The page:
The French capital has joined several cities in saying it won’t show matches from the World Cup in Qatar on big screens at fan zones out of protest. Though, the deputy mayor says winter weather also plays a role.
https://www.dw.com-Thousands turned out in Paris during past World Cups, although admittedly that was in midsummer
The deputy mayor of Paris said there would be no fanzones with large TV screens in the city during the World Cup in Qatar.
This comes amid widespread criticism of the treatment of migrant laborers building stadiums and other facilities in the country ahead of the competition.
“For us, there was no question of setting up big screen areas for several reasons: the first is the conditions in which this World Cup has been organized, both in terms of the environmental and the social aspect,” Deputy Mayor Pierre Rabadan told the AFP news agency.
“The second is the fact that it takes place in December,” he said.
Common trend in France
A string of French cities have made similar announcements of late. According to French newspaper Le Monde, Marseille, Bordeaux and Nacy are among the more recent to join the initiative, following on from Strasbourg, Lille and Reims.
Le Monde quoted Marseille’s city council as saying the tournament had turned into “a human and environmental catastrophe which is incompatible with the values that we want to see transmitted through sport and football in particular.”
Strasbourg’s mayor, Jeanne Barseghian, said it was “impossible for us to ignore the many warnings from nongovernmental organizations of abuse and exploitation of migrant workers.”
“When climate change is a palpable reality, with fires and droughts and other disaster, organizing a soccer tournament in the desert defies common sense and amounts to an ecological disaster,” Barseghian said.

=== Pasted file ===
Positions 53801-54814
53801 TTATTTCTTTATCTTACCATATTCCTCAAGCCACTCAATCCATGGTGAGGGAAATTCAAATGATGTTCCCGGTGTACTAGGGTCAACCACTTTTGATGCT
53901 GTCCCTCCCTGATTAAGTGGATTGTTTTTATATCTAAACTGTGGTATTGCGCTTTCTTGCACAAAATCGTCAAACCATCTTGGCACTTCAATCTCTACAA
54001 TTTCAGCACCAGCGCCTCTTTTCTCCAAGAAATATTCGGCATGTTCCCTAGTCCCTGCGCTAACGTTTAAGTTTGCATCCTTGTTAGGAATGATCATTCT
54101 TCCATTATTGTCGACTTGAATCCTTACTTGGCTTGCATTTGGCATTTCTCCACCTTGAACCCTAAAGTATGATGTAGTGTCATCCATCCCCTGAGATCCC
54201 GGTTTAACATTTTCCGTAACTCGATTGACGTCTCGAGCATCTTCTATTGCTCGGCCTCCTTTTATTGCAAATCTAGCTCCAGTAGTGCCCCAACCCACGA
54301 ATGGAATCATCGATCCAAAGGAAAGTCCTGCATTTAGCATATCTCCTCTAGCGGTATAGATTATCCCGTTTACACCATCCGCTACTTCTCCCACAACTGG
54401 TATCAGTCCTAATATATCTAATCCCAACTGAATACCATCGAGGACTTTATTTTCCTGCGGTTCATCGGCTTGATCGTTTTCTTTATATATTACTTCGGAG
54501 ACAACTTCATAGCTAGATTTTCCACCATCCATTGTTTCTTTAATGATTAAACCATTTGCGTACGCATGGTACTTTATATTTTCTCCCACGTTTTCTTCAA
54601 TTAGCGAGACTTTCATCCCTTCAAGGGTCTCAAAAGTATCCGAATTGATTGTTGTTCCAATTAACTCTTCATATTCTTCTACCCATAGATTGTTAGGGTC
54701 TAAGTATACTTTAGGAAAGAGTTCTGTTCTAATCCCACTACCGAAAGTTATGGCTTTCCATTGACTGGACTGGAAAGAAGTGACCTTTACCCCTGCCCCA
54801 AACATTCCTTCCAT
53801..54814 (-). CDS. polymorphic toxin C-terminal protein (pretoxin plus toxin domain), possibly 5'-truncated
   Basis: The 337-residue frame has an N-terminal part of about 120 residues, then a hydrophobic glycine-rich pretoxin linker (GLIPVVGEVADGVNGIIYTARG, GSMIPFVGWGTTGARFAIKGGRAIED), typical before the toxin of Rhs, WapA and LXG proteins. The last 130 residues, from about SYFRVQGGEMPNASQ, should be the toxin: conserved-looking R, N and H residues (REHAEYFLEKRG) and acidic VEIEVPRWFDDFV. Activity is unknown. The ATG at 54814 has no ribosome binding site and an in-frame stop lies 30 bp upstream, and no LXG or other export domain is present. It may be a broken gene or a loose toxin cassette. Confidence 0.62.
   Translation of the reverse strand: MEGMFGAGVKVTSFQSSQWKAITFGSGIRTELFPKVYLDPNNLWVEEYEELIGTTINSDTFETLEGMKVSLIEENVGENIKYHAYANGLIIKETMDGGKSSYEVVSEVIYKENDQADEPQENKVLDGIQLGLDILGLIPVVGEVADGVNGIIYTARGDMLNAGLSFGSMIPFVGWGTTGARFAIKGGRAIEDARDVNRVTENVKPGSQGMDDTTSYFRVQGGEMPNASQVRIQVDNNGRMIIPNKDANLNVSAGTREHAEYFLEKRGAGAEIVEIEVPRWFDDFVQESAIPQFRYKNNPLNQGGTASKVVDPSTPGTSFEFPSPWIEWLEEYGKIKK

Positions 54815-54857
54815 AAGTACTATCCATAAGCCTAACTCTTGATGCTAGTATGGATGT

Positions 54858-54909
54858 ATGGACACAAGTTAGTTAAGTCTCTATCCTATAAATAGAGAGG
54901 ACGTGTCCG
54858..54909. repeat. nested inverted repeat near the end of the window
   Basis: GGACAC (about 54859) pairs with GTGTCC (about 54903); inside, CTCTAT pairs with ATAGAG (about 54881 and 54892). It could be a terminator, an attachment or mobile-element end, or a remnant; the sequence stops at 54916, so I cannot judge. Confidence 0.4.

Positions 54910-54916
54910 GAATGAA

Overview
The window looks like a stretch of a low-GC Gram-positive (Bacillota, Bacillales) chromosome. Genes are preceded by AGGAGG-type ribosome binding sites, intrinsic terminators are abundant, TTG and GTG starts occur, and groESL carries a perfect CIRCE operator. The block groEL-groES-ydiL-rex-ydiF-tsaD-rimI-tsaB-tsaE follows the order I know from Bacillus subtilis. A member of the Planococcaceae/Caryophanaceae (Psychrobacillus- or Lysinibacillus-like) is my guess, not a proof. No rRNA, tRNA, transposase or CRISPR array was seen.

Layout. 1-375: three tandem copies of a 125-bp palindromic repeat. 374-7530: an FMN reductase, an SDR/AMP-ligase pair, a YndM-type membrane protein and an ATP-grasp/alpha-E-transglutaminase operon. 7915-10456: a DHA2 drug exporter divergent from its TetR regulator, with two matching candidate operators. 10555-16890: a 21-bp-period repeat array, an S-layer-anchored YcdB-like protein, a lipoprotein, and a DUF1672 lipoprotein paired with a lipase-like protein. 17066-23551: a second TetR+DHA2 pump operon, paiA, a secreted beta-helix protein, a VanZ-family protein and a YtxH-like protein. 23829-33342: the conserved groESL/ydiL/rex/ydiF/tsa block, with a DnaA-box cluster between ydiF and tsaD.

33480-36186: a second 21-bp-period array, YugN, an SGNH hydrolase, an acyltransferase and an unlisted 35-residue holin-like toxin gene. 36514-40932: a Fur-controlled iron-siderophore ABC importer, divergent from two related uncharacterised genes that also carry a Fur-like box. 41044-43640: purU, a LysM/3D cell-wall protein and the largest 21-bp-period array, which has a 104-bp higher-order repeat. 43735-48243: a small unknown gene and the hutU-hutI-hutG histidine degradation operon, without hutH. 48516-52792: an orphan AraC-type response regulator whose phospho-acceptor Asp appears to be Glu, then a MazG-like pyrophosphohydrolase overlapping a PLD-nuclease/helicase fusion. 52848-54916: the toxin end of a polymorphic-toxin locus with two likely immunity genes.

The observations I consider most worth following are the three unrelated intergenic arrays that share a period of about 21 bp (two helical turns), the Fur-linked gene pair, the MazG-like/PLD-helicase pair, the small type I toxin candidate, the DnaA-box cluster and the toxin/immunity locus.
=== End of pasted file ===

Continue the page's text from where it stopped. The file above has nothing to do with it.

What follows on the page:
Given the often searing temperatures in Qatar, the competition is also the first World Cup to take place during the Northern Hemisphere’s winter, when weather conditions for communal outdoor viewing might be far from ideal in Europe in any case.
The Paris-Qatar connection
The decision could be particularly awkward, given that the Paris Saint-Germain football club is owned by Qatar Sports Investments, a subsidiary of the state-run sovereign wealth fund of Qatar, the Qatar Investment Authority.
“We have very constructive relations with the club and its entourage, yet it doesn’t prevent us from saying when we disagree,” Rabadan said on radio station France Bleu Paris.
Rabadan also alluded to “the conditions in which these facilities have been built” in Qatar, a reference to the treatment of migrant workers in the country working either on stadiums or other infrastructure projects related to the competition.
The World Cup will also witness other acts of protest or criticism of policies in the semiconstitutional monarchy.
Denmark recently unveiled muted jerseys for the upcoming competition, designed to be a critical gesture. And several European football federations and players have expressed an intention to show support for initiatives on other issues such as LGBTQ rights.
msh/rt (AFP, AP, dpa)